Small Business Strategy: 7 Ways to Boost Employee Engagement
Use these seven tips to build employee engagement into your business strategy and enjoy the fruits, and profits, that flow to the fortunate few with a truly committed workforce.
Even the best business strategy will fail in the face of disengaged employees. But here in the U.S., that's exactly what we have. We're now two years into the Great Resignation that's reshuffled the employee rolls of millions of small businesses and there appears to be no end in sight.
Research firm Gallup tracks employee engagement data monthly. As of August 2022, 66% of workers surveyed describe themselves as either "struggling" (55%) or "suffering" (11%). A related poll found that 19% say they are "actively disengaged" at work vs. 21% who say they are engaged. That's a serious problem for entrepreneurs: employee engagement is a key element of small business strategy.
What to do about it? Here are seven inexpensive ways to boost morale and get the most from your most valuable workers.
1. Go beyond the small talk
Engaged employees forge relationships at work. While some will do this naturally, most won't unless the culture permits it. That begins with effort from the top: small business leaders who skip the small talk to regularly and genuinely pursue deeper conversations about life with employees are more likely to forge the bonds that breed engagement. Workers who already feel cared for are more likely to stay engaged.
2. Subsidize internal networking
Again, relationships matter. Make it easier for your new recruits to learn your business and forge relationships by subsidizing some low-cost internal networking. This can be as simple as giving away $5 coffee shop gift cards to all employees once a quarter, encouraging them to take a co-worker to coffee to chat. The topic doesn't matter. Forge the relationship and you've given a chance for both learning and engagement to blossom.
3. Adopt a recognition program
Employees whose work is recognized tend to be more engaged. We're human, after all, and as human beings we crave knowing that we are contributing to something bigger than ourselves. This is why annual bonuses are a time-honored tradition. Roll by ADP has gone further by allowing its clients to instantly pay bonus cash to worthy employees upon their completing the work for which they're being recognized.
While cash inducements will always be welcome, they're also just one option in a well-conceived employee recognition program. Finding the right one to help you recognize and reward your small business employees has never been easier. Reviews site Capterra has a comprehensive list of top-reviewed employee recognition software suites to choose from.
4. Practice gratitude, always
Avoid the impulse to treat your employees as an expense that you need to manage in order to produce a profit. While it is true that workers cost money, treating them as partners contributing to the collective success of your business — and thanking them for it via a personal conversation or a handwritten note — will get you goodwill at least and greater engagement and performance at most. Isn't that worth the effort?
(Side note: try to avoid emailed thank you notes. Even the most well-intended email note is too easy to ignore and may not have the intended impact as a result.)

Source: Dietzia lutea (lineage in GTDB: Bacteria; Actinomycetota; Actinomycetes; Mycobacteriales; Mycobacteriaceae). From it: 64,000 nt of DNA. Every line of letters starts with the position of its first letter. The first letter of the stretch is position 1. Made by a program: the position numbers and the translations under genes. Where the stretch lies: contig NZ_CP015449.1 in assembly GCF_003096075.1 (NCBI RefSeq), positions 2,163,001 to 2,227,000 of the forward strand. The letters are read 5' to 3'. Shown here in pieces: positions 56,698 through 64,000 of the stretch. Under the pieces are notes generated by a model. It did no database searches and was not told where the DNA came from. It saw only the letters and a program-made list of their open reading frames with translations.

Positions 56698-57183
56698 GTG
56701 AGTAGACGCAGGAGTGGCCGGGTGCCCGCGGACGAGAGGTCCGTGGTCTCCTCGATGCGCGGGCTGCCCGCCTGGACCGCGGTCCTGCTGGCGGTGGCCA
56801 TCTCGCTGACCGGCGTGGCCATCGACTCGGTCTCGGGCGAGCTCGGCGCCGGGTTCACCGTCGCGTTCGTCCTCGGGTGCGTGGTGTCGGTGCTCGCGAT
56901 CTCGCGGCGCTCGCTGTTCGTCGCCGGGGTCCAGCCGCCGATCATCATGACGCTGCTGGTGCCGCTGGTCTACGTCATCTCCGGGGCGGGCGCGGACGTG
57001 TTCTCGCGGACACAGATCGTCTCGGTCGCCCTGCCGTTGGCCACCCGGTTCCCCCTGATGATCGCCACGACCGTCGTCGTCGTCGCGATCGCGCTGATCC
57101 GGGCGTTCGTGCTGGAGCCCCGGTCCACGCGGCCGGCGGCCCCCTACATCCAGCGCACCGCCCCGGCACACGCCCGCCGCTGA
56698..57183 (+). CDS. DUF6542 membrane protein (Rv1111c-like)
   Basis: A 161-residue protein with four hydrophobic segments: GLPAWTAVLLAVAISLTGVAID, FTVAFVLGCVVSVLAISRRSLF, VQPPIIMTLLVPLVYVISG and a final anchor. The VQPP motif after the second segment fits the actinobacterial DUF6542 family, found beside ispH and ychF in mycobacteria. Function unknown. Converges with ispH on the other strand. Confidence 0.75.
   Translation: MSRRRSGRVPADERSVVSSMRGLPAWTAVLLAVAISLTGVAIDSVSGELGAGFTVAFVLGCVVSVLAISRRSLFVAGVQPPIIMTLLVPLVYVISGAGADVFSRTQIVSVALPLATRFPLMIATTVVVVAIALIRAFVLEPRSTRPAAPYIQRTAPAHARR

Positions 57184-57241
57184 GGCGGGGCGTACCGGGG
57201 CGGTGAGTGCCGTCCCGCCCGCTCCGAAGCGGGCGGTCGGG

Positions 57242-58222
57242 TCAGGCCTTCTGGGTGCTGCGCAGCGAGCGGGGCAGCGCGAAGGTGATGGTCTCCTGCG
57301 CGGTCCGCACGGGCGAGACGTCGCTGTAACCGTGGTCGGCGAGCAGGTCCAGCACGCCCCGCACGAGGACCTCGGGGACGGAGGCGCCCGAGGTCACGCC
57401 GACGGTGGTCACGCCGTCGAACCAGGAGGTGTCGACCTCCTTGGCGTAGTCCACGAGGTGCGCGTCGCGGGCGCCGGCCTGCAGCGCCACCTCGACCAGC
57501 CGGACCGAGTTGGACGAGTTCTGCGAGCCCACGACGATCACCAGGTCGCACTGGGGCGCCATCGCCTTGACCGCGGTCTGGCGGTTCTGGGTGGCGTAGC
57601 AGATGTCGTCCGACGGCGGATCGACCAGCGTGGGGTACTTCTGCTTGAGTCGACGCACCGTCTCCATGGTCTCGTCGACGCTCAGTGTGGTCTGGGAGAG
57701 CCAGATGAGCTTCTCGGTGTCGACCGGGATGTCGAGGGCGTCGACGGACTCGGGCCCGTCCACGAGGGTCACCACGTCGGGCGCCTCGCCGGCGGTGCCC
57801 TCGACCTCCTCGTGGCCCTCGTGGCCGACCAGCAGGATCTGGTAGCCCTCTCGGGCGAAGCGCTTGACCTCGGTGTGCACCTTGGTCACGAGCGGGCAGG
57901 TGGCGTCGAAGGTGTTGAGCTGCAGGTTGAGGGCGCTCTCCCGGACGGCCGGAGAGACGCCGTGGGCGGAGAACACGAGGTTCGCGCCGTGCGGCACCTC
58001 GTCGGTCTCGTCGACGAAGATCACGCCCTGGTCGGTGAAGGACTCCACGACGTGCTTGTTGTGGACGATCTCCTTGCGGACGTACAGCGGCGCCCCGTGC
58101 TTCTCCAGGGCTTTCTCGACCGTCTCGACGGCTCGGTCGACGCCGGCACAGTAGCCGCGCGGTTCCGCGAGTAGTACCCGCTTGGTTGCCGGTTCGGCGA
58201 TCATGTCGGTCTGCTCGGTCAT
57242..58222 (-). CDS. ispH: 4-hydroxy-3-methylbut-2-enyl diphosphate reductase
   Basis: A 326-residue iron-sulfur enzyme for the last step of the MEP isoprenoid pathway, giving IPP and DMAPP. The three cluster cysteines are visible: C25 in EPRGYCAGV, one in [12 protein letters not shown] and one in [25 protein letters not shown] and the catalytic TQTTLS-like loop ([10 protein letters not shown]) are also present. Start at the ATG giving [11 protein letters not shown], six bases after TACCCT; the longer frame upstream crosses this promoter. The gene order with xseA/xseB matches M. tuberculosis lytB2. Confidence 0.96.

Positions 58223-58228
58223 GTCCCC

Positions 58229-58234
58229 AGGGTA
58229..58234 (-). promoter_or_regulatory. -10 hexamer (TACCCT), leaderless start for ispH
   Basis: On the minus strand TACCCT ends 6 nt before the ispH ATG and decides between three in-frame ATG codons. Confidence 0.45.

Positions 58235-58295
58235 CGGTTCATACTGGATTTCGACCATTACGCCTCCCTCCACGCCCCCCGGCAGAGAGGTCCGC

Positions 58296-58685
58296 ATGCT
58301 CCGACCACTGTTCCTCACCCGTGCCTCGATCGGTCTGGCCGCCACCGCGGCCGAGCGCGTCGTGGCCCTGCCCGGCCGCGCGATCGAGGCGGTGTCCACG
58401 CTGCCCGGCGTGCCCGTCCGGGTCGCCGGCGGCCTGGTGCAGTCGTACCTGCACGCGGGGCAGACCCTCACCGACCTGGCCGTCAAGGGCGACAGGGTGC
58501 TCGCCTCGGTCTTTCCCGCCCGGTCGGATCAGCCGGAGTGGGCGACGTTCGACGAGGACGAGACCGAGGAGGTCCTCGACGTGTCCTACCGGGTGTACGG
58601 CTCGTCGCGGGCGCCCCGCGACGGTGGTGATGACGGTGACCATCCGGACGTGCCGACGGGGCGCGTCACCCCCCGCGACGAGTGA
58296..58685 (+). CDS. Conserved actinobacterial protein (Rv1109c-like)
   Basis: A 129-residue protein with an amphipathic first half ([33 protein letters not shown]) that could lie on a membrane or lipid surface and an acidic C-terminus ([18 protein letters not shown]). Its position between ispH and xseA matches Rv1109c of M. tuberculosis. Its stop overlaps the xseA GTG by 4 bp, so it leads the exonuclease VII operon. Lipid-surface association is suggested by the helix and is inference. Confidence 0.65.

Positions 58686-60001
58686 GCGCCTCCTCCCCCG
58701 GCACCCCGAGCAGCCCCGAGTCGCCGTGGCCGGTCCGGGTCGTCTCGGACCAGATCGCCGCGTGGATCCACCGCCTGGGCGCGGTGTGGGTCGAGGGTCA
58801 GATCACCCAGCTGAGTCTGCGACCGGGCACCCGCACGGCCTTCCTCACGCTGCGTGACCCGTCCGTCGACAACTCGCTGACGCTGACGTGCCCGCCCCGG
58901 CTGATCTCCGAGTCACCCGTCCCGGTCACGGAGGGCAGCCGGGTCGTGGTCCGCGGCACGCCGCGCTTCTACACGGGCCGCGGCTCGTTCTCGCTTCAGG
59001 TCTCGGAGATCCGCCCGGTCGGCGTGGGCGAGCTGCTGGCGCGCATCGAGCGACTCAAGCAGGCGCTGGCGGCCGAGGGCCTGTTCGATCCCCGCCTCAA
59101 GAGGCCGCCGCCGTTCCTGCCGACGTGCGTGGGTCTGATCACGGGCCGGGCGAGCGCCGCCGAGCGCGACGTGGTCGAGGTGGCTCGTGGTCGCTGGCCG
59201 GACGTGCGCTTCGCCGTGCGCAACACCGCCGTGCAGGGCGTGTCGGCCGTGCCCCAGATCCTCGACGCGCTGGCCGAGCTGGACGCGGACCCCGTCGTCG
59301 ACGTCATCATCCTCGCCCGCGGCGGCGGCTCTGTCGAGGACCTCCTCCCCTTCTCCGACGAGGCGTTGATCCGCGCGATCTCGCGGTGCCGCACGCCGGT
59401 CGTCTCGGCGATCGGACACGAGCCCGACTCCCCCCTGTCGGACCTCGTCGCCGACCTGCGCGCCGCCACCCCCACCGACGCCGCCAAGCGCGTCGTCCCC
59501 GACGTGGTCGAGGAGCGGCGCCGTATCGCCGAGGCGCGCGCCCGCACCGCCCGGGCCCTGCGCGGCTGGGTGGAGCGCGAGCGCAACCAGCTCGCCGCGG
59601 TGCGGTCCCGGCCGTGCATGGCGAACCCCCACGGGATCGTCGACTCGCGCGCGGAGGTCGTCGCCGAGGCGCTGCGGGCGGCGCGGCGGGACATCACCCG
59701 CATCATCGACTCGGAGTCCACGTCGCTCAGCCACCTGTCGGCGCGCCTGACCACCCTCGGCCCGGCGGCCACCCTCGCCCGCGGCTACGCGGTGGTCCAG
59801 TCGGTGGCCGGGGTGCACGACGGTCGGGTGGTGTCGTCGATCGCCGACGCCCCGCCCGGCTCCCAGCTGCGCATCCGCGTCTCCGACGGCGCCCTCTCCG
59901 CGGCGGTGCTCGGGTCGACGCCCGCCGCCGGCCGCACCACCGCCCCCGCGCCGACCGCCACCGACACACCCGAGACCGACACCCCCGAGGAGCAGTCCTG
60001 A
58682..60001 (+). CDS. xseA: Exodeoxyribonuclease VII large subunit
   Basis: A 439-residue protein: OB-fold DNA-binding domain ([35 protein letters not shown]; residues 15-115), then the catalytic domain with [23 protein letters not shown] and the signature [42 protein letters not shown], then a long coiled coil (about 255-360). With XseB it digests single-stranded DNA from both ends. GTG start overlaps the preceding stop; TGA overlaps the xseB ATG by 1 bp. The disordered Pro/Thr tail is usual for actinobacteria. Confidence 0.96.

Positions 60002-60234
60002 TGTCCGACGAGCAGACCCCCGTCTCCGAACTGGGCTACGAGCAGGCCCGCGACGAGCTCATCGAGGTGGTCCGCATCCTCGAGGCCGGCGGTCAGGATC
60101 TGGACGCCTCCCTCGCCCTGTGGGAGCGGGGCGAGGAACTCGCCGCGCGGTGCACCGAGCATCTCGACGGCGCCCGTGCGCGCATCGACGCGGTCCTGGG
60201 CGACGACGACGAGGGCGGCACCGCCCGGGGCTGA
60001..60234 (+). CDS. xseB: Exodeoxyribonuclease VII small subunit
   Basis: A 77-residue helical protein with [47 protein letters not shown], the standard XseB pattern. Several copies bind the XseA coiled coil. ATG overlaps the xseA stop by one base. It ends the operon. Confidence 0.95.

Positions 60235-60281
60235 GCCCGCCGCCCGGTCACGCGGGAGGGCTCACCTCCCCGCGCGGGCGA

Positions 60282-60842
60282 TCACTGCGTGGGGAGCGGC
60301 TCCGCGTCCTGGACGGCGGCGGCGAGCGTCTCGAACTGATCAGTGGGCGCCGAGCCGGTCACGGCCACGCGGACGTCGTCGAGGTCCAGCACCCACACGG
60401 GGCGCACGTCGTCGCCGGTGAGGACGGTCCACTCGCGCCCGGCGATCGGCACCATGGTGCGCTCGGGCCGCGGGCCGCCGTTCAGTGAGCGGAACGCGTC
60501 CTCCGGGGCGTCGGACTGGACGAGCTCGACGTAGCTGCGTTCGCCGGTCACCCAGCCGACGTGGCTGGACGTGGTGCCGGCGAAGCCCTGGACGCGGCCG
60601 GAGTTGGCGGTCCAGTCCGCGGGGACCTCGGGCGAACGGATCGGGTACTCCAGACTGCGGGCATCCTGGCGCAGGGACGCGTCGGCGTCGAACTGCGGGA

5. Less feedback, more truthful conversations
Formal feedback sessions are sometimes unavoidable. But they can also be stifling, formulaic, and get in the way of leaders forming relationships with their teammates or teammates forming relationships with each other. Commit instead to just telling the truth in every interaction. And if you have to deliver bad news: be direct, respectful, and offer empathy. Business relationships flourish when teammates feel they're getting the truth, and they're more likely to be engaged in their work as a result.
6. Establish and protect cultural rituals
Culture is less a byproduct of what you say and more a byproduct of what you do. Rituals matter, and they can help foster employee engagement when constructed well. Annual company meetings are a common example. But smaller traditions can also be important. Celebrating new arrivals by decorating their desks, for example. Others might include recurring classes taught by leaders, reading groups, or employee-led clubs built around shared interests. Rituals offer ways to engage to employees thirsty for connection in the workplace.
7. Create community spaces
Good relationships allow for news of the exciting projects inside your business to spread amongst teams, breeding enthusiasm. Community spaces allow this sort of chatter to do its work. Creating space can be as simple as foregoing small tables in favor of a large, family-style sit down table in the lunch area. Or try sponsoring small monthly lunch and learns where teams eat together over Zoom and listen in as a co-worker shares a success or challenge. The forum isn't really the point. Just have something. Time together — in whatever form —is essential for collaborative success.
Employees want to be engaged. They want to work hard for an organization where they believe they belong. They want to do work that contributes to success and feels meaningful. Put differently: they take work personally, and expect the entrepreneurs who employ them to recognize their commitment. But as the Gallup data shows, far too many don't.
It doesn't have to be this way. Use these seven tips to build employee engagement into your business strategy and enjoy the fruits — and profits — that flow to the fortunate few with a truly committed workforce. And for more tips and strategies for growing your business, keep coming back to the Roll by ADP blog.